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Community Champions

There are so many organizations in the Dallas region that are enriching the lives of young people through education, sports, and health and wellness initiatives, along with many like-minded entities tied to sports properties and professional athletes that are making a positive impact. Each month the Dallas Sports Commission will recognize these Community Champions and shed a light on the great work they continue to do in our community.

Turning a Negative into a Lifetime of Memories

Buddy League. It's a real-life Field of Dreams in Garland.

Over the past 20 years, Buddy League has served hundreds of children with special needs through the game of baseball, attracting families from all over the Metroplex and providing opportunities for these special needs children to help develop active lifestyles, build social relationships, and learn the values of teamwork in an accepting, inclusive, and fun environment.

The need for such an organization came from an experience Heather and Curt Miller had in the fall of 2002 with their son, Ben. When the local little league would no longer make accommodations for their son, Heather and Curt dreamed up the idea for Buddy League.

"Ultimately parents complained so much that we received phone calls that Ben could no longer play," Heather said. "That call changed everything for our family."

So they founded Buddy League. What started with two, 5-player teams, Buddy League has grown to serving more than 750 players over the span of 20 years and attracting more than 10,000 volunteers to help make each Saturday during the league's fall and spring seasons a memorable one.

"It is about baseball and giving kids the opportunity to be successful and to have a good time," Heather continued. "I wanted the kids to be able to play in the dirt, get dirty, and be carefree. I wanted every child to score, every game to be tied – everybody wins. I wanted Buddy League to be for kids to be on the field instead of always watching from the outside. I wanted every child to have fun, feel accepted, and feel that they belong."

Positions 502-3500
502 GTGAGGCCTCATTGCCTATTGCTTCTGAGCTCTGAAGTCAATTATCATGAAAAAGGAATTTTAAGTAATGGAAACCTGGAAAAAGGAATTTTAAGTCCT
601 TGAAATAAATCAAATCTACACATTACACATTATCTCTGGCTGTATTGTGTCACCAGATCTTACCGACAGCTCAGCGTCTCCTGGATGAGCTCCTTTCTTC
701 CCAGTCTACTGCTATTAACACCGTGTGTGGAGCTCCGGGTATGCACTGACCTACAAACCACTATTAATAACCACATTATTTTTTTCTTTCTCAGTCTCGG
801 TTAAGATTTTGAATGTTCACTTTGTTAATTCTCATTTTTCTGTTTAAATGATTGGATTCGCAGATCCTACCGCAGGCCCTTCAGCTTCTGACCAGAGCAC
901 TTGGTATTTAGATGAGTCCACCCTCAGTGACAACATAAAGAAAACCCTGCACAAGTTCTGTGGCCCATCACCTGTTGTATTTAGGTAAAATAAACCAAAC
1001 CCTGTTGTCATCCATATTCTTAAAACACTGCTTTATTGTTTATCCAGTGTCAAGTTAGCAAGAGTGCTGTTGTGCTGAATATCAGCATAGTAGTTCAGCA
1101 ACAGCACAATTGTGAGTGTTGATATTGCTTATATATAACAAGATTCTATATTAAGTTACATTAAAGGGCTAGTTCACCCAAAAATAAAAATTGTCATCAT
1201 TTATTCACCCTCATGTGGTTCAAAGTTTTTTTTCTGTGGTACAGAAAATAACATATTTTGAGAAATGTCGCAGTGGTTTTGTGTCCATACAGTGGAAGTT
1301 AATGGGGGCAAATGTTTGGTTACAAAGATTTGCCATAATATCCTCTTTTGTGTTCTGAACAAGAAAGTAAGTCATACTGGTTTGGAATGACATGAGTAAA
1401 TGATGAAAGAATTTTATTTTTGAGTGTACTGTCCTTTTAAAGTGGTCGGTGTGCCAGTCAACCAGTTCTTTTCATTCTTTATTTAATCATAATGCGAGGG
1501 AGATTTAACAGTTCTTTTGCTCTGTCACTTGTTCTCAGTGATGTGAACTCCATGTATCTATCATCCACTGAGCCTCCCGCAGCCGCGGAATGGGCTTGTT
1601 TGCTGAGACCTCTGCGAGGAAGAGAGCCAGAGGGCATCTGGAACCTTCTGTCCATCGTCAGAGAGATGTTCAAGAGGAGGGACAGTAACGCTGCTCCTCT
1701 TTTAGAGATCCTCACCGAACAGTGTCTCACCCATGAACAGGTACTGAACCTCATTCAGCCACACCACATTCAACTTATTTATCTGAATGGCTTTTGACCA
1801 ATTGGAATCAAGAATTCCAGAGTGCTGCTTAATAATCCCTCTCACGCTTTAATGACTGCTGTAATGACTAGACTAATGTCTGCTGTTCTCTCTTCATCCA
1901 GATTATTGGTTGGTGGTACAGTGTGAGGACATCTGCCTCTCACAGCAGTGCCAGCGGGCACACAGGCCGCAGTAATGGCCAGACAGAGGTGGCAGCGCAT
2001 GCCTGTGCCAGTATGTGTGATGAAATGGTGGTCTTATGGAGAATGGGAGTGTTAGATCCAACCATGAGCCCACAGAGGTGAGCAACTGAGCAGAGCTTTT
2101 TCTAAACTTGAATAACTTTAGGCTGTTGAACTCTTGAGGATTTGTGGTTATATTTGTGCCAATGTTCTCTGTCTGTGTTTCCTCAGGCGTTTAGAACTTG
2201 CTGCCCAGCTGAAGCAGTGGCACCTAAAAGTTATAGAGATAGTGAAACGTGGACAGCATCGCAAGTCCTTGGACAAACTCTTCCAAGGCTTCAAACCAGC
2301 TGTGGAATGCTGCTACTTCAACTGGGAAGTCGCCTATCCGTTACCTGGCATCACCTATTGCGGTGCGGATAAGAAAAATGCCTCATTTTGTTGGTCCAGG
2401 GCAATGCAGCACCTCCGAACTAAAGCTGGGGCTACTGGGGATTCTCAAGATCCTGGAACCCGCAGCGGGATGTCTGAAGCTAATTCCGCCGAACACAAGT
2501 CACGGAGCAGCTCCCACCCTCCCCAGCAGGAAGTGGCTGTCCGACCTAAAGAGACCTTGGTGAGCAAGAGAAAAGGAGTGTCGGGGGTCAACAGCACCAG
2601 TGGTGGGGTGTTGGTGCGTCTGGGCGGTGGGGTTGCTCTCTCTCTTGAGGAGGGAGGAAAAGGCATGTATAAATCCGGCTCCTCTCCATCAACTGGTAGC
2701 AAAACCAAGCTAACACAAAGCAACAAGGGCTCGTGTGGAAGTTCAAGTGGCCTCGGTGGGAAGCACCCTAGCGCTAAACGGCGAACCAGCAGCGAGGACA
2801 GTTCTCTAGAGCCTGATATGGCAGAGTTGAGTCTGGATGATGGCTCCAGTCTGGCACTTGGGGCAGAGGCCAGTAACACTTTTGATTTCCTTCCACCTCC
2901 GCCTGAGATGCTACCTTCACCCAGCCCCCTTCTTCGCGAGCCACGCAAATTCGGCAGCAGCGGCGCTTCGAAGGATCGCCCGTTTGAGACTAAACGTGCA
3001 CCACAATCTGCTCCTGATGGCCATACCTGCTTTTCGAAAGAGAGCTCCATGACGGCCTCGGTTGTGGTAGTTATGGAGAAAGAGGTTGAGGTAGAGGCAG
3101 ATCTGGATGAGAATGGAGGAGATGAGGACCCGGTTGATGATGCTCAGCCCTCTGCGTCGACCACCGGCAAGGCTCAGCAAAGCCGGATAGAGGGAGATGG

During more than 200 Saturdays worth of games, families from across the Metroplex have converged on Bradfield Park in Garland. Game play is as close to real as possible. Players swing for the fences, speed around the bases (either on foot with the assistance of their Buddies or in their wheelchairs), and put their medical needs aside, if just for an
hour. If nothing else, Buddy League offers a sense of belonging to special needs kids who, like any other kids, thrive on being active, learning from sports, and being able to participate in activities with their peers.

So each Saturday during the Buddy League season, families congregate in the stands and cheer on all of the participating kids, not just their own.

"There are miracles every Saturday in Garland, Texas, on this baseball field," Heather said. "Buddy League is a place where parents can watch their child round third base for the second time today when the doctor told them walking wasn't going to be possible."

An important aspect of Buddy League is the inclusion of non-disabled peer Buddy volunteers. Each player is paired with a Buddy to assist them on the field and in the dugout, often 8-17 year-old young members of the community, just like the players. This past fall marked 20 years for Buddy League, and it will soon begin the trek to 20 more. Like baseball throughout the state and the country, the 2023 spring season will soon begin, and it can't get here quick enough for all of the players, their families, and the volunteers who make this special organization so successful.

To learn more about how you can contribute to Buddy League – whether you have a player who would like to participate or if you would like to become a volunteer or donate financially -- visit BuddyLeague.org to get involved.